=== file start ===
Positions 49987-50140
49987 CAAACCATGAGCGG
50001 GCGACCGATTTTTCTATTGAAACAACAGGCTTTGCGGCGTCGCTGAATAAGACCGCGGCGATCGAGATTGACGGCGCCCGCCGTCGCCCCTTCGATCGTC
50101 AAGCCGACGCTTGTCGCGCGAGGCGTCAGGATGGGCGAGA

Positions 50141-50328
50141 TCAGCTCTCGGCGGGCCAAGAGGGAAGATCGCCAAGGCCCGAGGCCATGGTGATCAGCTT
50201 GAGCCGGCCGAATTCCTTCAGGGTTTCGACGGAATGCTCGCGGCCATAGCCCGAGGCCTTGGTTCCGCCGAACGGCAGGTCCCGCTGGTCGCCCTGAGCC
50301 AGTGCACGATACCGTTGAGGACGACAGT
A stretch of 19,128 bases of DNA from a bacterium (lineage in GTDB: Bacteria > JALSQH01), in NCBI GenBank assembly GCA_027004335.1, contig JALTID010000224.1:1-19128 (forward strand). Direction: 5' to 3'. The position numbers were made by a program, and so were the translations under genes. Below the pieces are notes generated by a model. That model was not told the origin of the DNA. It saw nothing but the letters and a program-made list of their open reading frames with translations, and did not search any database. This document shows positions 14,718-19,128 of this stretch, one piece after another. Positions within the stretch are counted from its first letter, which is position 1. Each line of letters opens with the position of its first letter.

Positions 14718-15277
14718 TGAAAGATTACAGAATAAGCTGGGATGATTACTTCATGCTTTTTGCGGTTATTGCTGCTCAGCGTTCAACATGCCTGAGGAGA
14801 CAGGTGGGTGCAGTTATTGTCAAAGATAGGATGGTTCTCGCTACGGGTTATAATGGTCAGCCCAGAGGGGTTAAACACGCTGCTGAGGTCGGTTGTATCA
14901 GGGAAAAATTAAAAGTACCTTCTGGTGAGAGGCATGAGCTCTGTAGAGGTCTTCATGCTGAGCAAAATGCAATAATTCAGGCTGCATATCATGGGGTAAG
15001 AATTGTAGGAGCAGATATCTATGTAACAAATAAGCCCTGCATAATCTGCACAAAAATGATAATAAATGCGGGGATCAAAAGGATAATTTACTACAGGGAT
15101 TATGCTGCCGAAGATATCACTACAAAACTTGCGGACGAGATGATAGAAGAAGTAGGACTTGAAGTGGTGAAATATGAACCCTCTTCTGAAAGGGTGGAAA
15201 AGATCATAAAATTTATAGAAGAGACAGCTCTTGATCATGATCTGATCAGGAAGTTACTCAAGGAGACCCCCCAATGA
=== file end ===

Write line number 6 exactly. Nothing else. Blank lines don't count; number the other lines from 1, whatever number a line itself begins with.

50141 TCAGCTCTCGGCGGGCCAAGAGGGAAGATCGCCAAGGCCCGAGGCCATGGTGATCAGCTT